“I hope and I firmly believe that the experience many of you will have in Lisbon next August will represent a new beginning for you, the young, and – with you – for humanity as a whole”.
The World Youth Day will be celebrated in particular Churches on November 20 next and at international level from August 1 to 6, 2023 in Lisbon with the theme “Mary arose and went with haste” (Lk 1:39). Pope Francis comments: “In these troubling times, when our human family, already tested by the trauma of the pandemic, is racked by the tragedy of war, Mary shows to all of us, and especially to you, young people like herself, the path of proximity and encounter”.
Francis writes in the Message for the XXXVII World Youth Day, which highlights a verb in particular – to arise – whose meaning includes that of “waking up to the life all around us.” After the Annunciation, “Mary could have focused on herself and her own worries and fears about her new condition. Instead – points out the Pope – she arises and sets out, for she is certain that God’s plan is the best plan for her life.”
Thus “Mary becomes a temple of God, an image of the pilgrim Church, a Church that goes forth for service, a Church that brings the good news to all!”. Mary in particular “is a model for young people on the move, who refuse to stand in front of a mirror to contemplate themselves or to get caught up in the “net”.
Mary’s focus is always directed outwards. She is the woman of Easter, in a permanent state of exodus, going forth from herself towards that great Other who is God and towards others, her brothers and sisters, especially those in greatest need.” “Each of you can ask: ‘How do I react to the needs that I see all around me? Do I think immediately of some reason not to get involved? Or do I show interest and willingness to help?”, is Francis’ question to young people. “To be sure, you cannot resolve all the problems of the world – comments the Pope – Yet you can begin with the problems of those closest to you, with the needs of your own community”, following the example of Mother Teresa.
Francis points out: “How many people in our world look forward to a visit from someone who is concerned about them! How many of the elderly, the sick, the imprisoned and refugees have need of a look of sympathy, a visit from a brother or sister who scales the walls of indifference! What kinds of “haste” do you have, dear young people? What leads you to feel a need to get up and go, lest you end up standing still? Many people – in the wake of realities like the pandemic, war, forced migration, poverty, violence and climate disasters – are asking themselves: Why is this happening to me? Why me? And why now? But the real question in life is instead: for whom am I living? The haste of the young woman of Nazareth is the haste of those capable of putting other people’s needs above their own.”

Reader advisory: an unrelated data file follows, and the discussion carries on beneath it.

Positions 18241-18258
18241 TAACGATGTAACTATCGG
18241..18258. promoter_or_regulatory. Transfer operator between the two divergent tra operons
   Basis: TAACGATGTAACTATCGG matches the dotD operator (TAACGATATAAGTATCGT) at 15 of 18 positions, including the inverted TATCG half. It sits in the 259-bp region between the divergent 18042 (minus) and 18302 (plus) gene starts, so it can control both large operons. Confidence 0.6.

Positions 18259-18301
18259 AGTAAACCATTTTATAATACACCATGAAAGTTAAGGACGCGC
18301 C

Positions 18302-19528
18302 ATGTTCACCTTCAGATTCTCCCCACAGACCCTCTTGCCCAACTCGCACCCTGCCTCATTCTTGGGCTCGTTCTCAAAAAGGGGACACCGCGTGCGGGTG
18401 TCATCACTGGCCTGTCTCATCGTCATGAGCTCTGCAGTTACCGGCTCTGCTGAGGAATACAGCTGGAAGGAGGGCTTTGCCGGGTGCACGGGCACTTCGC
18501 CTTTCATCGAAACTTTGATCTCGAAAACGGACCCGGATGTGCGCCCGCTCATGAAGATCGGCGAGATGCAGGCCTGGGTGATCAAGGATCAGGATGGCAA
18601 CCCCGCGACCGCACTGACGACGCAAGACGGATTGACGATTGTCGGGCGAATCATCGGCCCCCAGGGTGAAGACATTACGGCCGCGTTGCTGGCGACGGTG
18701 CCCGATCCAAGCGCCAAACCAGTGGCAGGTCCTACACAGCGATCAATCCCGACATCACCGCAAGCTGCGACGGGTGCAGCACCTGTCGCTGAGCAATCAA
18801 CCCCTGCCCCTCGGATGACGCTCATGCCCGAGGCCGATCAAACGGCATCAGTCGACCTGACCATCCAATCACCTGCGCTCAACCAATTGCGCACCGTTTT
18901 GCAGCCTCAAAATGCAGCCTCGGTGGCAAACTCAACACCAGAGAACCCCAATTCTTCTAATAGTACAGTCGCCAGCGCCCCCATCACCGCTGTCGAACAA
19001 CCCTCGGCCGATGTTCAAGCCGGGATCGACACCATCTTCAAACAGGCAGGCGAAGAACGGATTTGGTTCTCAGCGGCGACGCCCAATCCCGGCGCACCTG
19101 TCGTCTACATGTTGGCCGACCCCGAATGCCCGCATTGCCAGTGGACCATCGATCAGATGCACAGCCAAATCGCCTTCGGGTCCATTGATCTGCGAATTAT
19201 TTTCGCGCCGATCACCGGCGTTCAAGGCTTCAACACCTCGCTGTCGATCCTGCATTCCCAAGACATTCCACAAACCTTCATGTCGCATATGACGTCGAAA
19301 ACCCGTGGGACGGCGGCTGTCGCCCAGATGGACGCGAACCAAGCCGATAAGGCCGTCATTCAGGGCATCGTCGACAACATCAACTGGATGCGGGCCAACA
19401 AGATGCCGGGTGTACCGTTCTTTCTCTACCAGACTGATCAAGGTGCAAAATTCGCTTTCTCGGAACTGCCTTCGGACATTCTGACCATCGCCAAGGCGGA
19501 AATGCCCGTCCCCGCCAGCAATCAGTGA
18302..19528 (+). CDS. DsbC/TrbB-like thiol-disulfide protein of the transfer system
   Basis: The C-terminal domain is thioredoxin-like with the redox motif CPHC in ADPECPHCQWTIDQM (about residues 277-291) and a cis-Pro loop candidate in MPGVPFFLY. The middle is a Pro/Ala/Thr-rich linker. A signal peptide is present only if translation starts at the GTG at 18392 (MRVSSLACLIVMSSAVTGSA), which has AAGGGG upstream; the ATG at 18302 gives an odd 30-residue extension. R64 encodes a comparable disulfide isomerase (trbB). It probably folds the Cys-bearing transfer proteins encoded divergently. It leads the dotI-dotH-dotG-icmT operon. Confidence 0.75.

Francis goes on to note: “How many testimonies have we heard from people who were “visited” by Mary, the Mother of Jesus and our Mother! In how many far-off places of the earth, in every age – through apparitions and special graces – has Mary visited her people! There is practically no place on earth that she has not visited.”
A “healthy haste”, points out the Pope, “drives us always upwards and towards others.” Yet there is also an “unhealthy haste, which can drive us to live superficially and to take everything lightly. Without commitment or concern, without investing ourselves in what we do. It is the haste of those who live, study, work and socialize without any real personal investment.”
“This can happen in interpersonal relationships – argues the Pope -. In families, when we never stop to listen and spend time with others. In friendships, when we expect our friends to keep us entertained and fulfil our needs, but immediately look the other way if we see that they are troubled and need our time and help. Even among couples in love, few have the patience to really get to know and understand each other. We can have the same attitude in school, at work and in other areas of our daily lives. When things are done in haste, they tend not to be fruitful. They risk remaining barren and lifeless.”
Finally, Francis returns to highlight the importance of dialogue between generations: “to bridge distances – between generations, social classes, ethnic and other groups – and even put an end to wars.”
“It is no coincidence that war is returning to Europe at a time when the generation that experienced it in the last century is dying out,” is the Pope’s analysis: “We need the covenant between young and old, lest we forget the lessons of history; we need to overcome all the forms of polarization and extremism present in today’s world.”